World of Warcraft is one of my favorite games. I was in the beta from the start of it and when released, re-did my Paladin. And it was good. I didn't really pay much attention to all the numbers. I knew that doing X was better than doing Y. I didn't really know how much better it was, I just knew it was from the description.
My Paladin today doesn't resemble too much my Paladin of that initial launch (let alone the beta). A lot of that is from player feedback. Third party tools combined with players putting all the stats together resulted eliminating a lot of the "fuzzier" mechanics. Things like "Procs" got dissected and analyzed at levels I couldn't even imagine. That's not necessarily a bad thing mind you, it just means the game has such large appeal that it's attracted both the casual gamers and the ones who want to understand the ins and out.
The first Galactic Civilizations was all fuzzy math. Even I would have a hard time explaining with precision how morale worked or how production worked in terms of putting together a formula. In GalCiv I, your planet quality was central to everything. Various planetary improvements, morale, and bunches of other attributes got in there to do all kinds of multiplications to the various numbers. The order of some of these mattered since there'd be an addition here, a square root there. The system was designed essentially that building improvement X was better for production than improvement Y. The numbers, in essence, were all relative to one another. Someone looking for an entertainment network to make their morale go up by 15% would be sorely disappointed.
For the sequel, I wanted to dispense with as much of that as possible. A factory would build X production units. A research center would produce Y research units. Period. How much of its capacity was used depended on how fully funded the building was.
Entering the sausage factory
Things get murky when you start dealing with civilization ability points. One might argue that if I have a planet where my approval rating is 50% and I have a morale ability of 10% then my approval rating should be 55% (50*1.1). And if I build an entertainment network whose job is to improve morale by 20% that my approval rating would then be 50*1.3 = 65%.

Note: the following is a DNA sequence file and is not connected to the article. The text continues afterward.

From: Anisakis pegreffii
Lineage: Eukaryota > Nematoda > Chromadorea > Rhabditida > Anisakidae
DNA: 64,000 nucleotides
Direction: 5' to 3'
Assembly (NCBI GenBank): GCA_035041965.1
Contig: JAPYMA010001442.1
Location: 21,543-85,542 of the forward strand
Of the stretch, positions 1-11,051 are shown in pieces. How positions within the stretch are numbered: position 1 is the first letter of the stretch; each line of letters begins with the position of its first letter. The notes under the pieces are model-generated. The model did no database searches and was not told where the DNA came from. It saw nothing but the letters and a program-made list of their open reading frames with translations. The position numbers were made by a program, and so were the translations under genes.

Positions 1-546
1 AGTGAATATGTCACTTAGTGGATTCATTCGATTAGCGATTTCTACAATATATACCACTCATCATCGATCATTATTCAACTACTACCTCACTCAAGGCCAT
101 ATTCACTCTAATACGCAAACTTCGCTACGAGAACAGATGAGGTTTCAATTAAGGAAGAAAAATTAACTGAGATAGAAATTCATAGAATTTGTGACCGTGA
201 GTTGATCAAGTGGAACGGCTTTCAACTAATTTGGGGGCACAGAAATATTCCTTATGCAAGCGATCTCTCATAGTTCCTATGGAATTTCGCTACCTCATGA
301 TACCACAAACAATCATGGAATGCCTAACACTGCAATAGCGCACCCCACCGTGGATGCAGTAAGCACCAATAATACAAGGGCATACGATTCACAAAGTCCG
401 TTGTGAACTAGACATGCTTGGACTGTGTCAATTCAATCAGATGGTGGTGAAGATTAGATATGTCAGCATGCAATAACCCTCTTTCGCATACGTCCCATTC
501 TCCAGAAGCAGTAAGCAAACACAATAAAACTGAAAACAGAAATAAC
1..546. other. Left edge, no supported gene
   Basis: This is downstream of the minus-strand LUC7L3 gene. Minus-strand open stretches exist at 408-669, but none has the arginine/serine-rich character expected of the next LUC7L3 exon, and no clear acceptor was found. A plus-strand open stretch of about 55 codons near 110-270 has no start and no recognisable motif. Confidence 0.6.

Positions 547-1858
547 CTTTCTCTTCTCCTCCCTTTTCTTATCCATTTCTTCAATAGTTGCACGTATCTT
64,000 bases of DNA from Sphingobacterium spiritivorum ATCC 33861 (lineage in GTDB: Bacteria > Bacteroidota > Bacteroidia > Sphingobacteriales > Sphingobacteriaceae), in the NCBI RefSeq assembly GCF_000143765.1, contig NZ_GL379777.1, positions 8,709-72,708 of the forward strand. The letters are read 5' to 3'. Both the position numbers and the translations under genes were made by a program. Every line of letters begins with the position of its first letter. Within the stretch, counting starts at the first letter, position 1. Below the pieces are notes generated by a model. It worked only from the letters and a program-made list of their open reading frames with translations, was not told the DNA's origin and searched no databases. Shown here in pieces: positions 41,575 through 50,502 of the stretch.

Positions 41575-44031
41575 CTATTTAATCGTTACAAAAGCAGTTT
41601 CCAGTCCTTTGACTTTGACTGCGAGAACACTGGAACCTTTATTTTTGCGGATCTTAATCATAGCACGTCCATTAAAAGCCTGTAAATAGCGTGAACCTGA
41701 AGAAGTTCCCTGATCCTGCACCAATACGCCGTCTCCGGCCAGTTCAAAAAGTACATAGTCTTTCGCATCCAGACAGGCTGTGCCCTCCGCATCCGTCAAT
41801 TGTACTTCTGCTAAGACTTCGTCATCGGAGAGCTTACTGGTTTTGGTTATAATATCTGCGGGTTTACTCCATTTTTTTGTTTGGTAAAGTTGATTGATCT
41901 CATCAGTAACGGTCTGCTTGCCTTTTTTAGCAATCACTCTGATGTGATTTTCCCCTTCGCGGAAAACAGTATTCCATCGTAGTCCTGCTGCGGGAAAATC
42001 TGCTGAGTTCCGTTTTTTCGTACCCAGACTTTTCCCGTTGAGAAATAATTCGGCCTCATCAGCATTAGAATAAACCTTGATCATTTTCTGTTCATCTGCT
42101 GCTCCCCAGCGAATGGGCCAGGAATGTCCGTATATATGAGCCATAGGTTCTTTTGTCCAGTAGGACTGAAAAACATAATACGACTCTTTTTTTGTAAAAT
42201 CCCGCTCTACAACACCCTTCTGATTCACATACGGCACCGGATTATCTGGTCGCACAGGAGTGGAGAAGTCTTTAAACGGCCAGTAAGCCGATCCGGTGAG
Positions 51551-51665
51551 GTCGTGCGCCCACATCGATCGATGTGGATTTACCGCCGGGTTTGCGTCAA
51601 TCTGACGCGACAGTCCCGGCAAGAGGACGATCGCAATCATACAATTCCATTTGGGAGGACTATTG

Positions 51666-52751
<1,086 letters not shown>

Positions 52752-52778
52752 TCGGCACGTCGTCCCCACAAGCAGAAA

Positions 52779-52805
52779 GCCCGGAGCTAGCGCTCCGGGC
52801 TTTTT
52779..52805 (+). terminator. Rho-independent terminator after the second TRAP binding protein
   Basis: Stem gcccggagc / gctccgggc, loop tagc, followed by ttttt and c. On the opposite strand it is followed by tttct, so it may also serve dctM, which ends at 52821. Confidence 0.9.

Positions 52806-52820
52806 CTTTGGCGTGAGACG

What about production? If I have a factory that produces 10 units of production and it's all on social production and my social production ability is 20%, then my social production should be 12? Sure. But should the player be charged the 12 units? Or should it be 10 units with the other 2 production as bonus? That's the way it is on research.
Speaking of which, if I have 10 units of research being produced and my research ability is 50%, shouldn't my research by 15? No argument from me. On the surface, that's how it should be. And indeed, often that's how things start out. Then you have human beings playing your game and all those good designs go out the window. Probably the biggest reason for that in this particular game is from the mining resources.
There are research, military, economic, influence, and morale resources. To keep the game from being too complex to the casual user, starbase modules that mine these resoruces are the same no matter what type you are building on. That is, A mining barracks adds say 10% to your ability regardless of whether it's a morale resource or a weapons resource. The problem is, a 10% bonus to research is hugely different than a 10% bonus to morale which is a huge difference form a 10% bonus to weapons. I mean, heck, if I have a ship with 8 attack, I won't even get an additional point.